Skip to 0 minutes and 16 seconds As a geographer, an historical geographer, we understand place as developing as layers through time.
Skip to 0 minutes and 28 seconds So if you walk down a street in a city. You walk down O’Connell Street, for example. It was O’Connell Street, it was Sackville Street, before that, it was actually marshy land at the edge of the river. And you think about all of the events that have taken place there, all of the people who have passed through. But at everyday lived experience of people in the city. It’s the people who shape the cities, and the cities in turn seem to shape people.
Skip to 1 minute and 13 seconds So we started in 1850. So, it’s Dublin after the Famine, and we’re going up to the new state up to 1930. If you look around the city today, for people who are familiar with Dublin, a lot of the things that happened during that time period are still prominent in the landscape that we see.
Skip to 1 minute and 40 seconds My name is Juliana Adelman. I’m a historian of 19th century Ireland and Britain, particularly social and economic history. Hi, I’m Ruth McManus. I’m a geographer working in the School of History and Geography here at DCU. So we’re looking at the history of Dublin in the 19th and early 20th centuries. It’s a huge period of social change. We have the development of the suburbs, we have a huge public health crisis unfolding, where Dublin’s death rates are soaring. In the 19th century in particular, there was a very strong philosophy around the deserving poor, for example, and getting people out of slums.
Skip to 2 minutes and 25 seconds And people are developing those ideas in the context of what they see around them in the city, what kinds of living conditions they see, what kinds of working conditions they see. And that if you could reshape where people lived, you would actually create better citizens. So one of the things that I’m particularly interested in, is when they suddenly discover that diseases are caused not by bad smells in the air, but also by minute organisms, and how that affects the way they approach how the city should be shaped, how people want to interact with one another.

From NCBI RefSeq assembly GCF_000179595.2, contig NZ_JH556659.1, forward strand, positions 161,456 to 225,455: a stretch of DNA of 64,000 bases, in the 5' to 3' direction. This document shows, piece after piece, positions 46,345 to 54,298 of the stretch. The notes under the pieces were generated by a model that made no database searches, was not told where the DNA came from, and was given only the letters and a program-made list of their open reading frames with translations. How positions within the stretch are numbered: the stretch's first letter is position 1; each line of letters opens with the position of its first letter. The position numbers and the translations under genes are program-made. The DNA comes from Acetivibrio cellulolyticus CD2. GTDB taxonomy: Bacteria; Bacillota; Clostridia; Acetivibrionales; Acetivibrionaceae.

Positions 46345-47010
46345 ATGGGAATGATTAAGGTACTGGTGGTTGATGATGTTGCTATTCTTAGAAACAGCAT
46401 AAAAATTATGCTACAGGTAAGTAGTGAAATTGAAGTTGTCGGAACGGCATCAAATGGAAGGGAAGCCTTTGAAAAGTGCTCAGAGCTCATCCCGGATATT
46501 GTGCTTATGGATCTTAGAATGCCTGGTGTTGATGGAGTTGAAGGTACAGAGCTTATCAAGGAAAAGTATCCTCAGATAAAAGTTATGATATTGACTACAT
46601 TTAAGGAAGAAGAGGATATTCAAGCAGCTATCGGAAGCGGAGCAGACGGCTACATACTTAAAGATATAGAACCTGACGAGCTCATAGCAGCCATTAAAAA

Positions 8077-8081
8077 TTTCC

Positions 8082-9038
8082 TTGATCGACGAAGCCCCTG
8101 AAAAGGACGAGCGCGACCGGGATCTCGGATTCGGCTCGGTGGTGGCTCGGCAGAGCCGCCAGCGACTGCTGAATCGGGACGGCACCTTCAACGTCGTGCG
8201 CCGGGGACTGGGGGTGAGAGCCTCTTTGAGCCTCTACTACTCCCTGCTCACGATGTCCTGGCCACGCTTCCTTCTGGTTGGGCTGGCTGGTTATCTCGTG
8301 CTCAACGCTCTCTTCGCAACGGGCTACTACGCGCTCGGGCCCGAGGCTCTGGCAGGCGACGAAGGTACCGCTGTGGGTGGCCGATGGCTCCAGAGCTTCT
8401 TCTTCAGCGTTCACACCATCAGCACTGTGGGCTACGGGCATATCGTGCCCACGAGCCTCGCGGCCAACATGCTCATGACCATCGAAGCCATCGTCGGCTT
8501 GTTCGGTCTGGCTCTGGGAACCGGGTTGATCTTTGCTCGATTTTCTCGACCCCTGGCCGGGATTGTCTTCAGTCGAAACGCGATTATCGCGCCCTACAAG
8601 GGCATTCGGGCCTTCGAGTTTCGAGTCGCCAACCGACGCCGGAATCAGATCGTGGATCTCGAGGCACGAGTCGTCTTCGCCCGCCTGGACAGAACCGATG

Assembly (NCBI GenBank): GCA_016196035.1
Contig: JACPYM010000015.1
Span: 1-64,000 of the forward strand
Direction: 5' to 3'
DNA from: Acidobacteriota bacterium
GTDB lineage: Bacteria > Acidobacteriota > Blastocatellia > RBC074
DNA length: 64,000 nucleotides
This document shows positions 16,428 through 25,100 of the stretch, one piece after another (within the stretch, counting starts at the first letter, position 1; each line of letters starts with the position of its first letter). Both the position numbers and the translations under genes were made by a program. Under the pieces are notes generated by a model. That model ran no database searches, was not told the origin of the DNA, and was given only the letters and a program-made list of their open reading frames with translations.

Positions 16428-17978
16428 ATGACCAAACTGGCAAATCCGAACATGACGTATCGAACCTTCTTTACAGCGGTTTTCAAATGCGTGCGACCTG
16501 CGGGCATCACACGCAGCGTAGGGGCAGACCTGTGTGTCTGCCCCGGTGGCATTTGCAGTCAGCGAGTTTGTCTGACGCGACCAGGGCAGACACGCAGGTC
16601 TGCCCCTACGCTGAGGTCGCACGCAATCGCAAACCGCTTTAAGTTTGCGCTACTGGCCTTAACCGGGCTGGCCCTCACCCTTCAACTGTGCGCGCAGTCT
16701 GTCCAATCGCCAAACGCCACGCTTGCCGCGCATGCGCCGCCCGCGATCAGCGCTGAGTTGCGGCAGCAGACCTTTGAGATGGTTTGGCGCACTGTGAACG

Skip to 3 minutes and 4 seconds Anybody who has any association with Dublin, if you’ve passed through on your way somewhere else on holidays. If you’re somebody who’s lived there all your life and has walked the streets and wondered what’s gone on, or how come the city is the way it is today. Even though we don’t have horsedrawn trams or Omni buses anymore, a lot of those traffic routes would be familiar to people. If you travelled back in time, you’d be taking, you know, not the same bus, but you might be traveling on similar roads. We have a huge and very passionate public in Dublin itself.
Skip to 3 minutes and 39 seconds Anytime we give public lectures, you’d be amazed at the people who come and tell us their stories, and we’re hoping that this kind of format of a course, will enable people to interact and to share their stories, as well as learning the context of their lives and the experience of their ancestors as well. I love when my students tell me “before I took this course I never really looked around me. I never really looked at the buildings and kind of thought about them and why they get to be there.” And what that tells us about our ancestors, about the people who lived in the past; past society inscribes itself on the landscape and on the streetscape.